At approximately the same time President Joe Biden and Congressional leaders were pledging to fast-track a $1.9 trillion stimulus package, Gov. Phil Murphy and New York Gov. Andrew Cuomo were making their asks of what could be a windfall of money headed to states: Our states deserve more aid than others, they said.
It wasn’t meant to be selfish, the two Democrats said — it is just an honest assessment based on what they consider a factual premise: New Jersey and New York were hit harder by COVID-19 than almost every other state, so they deserve a bigger share of the $350 billion that Biden’s proposal has set aside for state governments.
And, one more thing: They want the SALT limitation lifted ASAP, too.
The two spoke during Cuomo’s COVID-19 briefing.
“The question is fairness in the distribution of the $350 billion,” Cuomo said. “That $350 billion goes to Congress … that’s the next chapter in this story.
“I believe that it is factually inarguable that New York, New Jersey, Connecticut paid a higher price for COVID than other states in other parts of this country. That is just a fact.”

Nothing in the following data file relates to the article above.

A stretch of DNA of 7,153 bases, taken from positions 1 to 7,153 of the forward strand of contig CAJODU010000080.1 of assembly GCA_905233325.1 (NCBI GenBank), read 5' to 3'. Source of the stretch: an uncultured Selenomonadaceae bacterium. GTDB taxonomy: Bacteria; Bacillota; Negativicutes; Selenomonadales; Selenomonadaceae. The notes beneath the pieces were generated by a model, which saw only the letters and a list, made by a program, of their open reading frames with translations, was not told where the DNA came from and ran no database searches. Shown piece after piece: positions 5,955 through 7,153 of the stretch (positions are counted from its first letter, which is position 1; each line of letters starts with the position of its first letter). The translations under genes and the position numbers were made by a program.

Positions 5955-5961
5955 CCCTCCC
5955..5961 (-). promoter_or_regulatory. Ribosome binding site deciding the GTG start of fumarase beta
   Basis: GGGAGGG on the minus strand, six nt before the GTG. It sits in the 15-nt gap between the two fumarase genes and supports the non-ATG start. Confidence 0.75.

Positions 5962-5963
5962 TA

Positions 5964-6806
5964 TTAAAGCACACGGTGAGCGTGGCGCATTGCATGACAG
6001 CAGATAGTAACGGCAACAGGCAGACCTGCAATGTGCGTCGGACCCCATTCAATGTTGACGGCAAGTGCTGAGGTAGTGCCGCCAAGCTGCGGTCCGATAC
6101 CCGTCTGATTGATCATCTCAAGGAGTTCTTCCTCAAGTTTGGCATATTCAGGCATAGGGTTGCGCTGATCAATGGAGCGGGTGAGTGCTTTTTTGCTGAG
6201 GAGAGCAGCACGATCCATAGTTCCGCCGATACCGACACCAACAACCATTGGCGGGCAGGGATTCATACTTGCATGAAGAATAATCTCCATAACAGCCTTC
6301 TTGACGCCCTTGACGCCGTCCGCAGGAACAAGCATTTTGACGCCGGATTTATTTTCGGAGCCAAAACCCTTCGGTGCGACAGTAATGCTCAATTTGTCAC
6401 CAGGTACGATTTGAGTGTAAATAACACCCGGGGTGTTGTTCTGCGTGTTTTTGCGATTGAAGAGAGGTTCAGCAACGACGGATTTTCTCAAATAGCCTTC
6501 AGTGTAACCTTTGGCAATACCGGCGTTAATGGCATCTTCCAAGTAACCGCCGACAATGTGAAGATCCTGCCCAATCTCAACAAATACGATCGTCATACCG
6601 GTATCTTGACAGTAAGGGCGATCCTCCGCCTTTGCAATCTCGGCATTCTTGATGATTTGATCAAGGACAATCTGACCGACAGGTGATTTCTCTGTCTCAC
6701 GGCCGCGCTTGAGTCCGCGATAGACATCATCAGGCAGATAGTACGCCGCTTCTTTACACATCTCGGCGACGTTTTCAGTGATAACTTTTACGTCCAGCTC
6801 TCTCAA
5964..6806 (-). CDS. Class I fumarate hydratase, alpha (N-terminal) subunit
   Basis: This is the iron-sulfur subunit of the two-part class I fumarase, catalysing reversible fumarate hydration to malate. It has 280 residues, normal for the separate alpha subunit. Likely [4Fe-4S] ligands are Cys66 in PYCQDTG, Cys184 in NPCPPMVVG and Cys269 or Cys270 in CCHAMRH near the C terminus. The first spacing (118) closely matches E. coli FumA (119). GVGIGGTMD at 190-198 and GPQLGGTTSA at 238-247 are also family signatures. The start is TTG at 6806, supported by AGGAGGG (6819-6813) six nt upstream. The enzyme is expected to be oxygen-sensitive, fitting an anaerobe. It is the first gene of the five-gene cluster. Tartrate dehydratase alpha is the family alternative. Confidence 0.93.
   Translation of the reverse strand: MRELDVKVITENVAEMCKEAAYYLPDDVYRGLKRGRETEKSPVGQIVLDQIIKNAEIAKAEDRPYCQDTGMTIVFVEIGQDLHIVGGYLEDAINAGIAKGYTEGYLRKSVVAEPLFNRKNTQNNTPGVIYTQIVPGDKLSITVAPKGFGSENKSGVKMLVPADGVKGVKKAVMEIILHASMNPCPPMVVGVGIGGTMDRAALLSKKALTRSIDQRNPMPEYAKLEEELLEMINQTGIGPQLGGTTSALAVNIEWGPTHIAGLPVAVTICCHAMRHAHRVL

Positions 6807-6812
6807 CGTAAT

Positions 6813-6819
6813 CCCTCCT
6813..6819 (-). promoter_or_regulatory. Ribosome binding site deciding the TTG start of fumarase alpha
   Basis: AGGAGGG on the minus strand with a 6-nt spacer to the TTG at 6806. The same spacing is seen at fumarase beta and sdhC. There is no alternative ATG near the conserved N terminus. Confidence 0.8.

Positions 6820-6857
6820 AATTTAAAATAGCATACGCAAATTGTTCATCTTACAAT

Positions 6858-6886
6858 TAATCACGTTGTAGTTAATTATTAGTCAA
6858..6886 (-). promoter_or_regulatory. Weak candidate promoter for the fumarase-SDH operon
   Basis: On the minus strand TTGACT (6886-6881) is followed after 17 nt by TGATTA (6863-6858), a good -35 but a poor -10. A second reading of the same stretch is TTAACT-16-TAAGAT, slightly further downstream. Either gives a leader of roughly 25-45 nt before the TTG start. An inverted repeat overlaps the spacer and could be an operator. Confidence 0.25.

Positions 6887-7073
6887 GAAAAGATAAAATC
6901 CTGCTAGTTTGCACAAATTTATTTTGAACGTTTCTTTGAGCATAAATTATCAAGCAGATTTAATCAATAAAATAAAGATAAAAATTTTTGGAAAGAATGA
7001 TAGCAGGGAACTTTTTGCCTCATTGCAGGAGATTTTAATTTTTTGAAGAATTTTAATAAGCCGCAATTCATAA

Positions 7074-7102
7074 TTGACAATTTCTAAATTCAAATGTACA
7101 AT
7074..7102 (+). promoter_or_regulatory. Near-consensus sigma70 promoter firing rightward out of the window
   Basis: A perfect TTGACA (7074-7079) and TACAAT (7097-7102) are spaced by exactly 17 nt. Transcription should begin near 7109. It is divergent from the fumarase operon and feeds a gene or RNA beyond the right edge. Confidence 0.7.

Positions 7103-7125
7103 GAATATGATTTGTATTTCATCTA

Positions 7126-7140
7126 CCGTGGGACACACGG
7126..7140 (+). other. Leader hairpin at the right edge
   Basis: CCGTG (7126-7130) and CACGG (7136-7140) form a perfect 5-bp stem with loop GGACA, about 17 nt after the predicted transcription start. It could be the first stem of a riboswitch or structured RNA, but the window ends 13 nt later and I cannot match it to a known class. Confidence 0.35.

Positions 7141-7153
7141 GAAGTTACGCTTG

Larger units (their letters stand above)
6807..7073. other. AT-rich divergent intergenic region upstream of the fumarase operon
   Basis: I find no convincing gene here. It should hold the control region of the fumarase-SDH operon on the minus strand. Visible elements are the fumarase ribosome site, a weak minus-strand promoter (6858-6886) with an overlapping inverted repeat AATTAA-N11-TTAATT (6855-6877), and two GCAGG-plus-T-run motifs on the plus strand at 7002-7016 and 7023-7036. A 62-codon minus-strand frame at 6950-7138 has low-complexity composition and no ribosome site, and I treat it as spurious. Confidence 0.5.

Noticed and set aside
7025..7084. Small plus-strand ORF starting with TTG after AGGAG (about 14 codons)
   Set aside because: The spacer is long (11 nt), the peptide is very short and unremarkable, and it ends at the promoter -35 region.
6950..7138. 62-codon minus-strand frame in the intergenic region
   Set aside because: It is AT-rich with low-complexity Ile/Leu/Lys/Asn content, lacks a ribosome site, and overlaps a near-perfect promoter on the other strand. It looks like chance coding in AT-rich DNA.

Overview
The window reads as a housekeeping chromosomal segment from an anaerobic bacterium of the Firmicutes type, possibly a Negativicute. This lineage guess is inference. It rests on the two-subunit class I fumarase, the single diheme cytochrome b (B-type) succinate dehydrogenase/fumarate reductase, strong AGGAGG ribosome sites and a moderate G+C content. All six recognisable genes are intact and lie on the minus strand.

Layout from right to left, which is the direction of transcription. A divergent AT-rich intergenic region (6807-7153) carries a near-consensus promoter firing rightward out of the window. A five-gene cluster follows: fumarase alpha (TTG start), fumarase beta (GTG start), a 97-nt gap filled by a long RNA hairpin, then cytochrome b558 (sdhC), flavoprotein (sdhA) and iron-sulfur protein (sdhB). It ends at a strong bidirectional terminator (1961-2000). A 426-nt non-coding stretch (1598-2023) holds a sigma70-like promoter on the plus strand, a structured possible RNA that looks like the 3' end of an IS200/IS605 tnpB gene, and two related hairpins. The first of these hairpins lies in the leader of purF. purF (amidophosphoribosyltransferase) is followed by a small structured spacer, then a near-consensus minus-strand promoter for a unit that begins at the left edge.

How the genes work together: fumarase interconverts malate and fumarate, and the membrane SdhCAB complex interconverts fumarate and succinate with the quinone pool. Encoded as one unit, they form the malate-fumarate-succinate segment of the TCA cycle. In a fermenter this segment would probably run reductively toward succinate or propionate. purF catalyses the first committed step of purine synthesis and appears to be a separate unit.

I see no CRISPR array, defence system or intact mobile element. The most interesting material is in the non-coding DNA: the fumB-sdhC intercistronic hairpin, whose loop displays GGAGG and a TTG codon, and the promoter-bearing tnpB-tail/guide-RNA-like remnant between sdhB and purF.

Cuomo said pandemic relief funds can be seen in the same way as disaster relief appropriation.
“When you talk about fairness, the federal government should allocate funds in a way that is fair to this crisis,” he said. “When a state gets hit by a hurricane, that state gets relief. It’s not that every state gets relief, it’s the places that paid the highest price with the emergency. And our state, and our region, paid the highest price for the emergency.”
“We were clobbered along with you and Connecticut and the metro New York region — and that must be taken into account,” he said.
Murphy also stressed the need to repeal the SALT cap, saying it was done completely based on politics.
“We’re already over disproportionately giving more to Washington than we get back from Washington to begin with,” he said. “We’re happy to do that, if it’s a fair deal. But this deduction cap made that deal a very unfair deal — double-taxation — prioritizing other parts of the country ahead of our region, prioritizing the very wealthy and the biggest corporations over working families.
“So, it is high time that this thing gets taken off the books; the longer it stays on, the more people are going to get hurt. I think in New Jersey alone, it’s $3 billion out of the pockets of our homeowners.”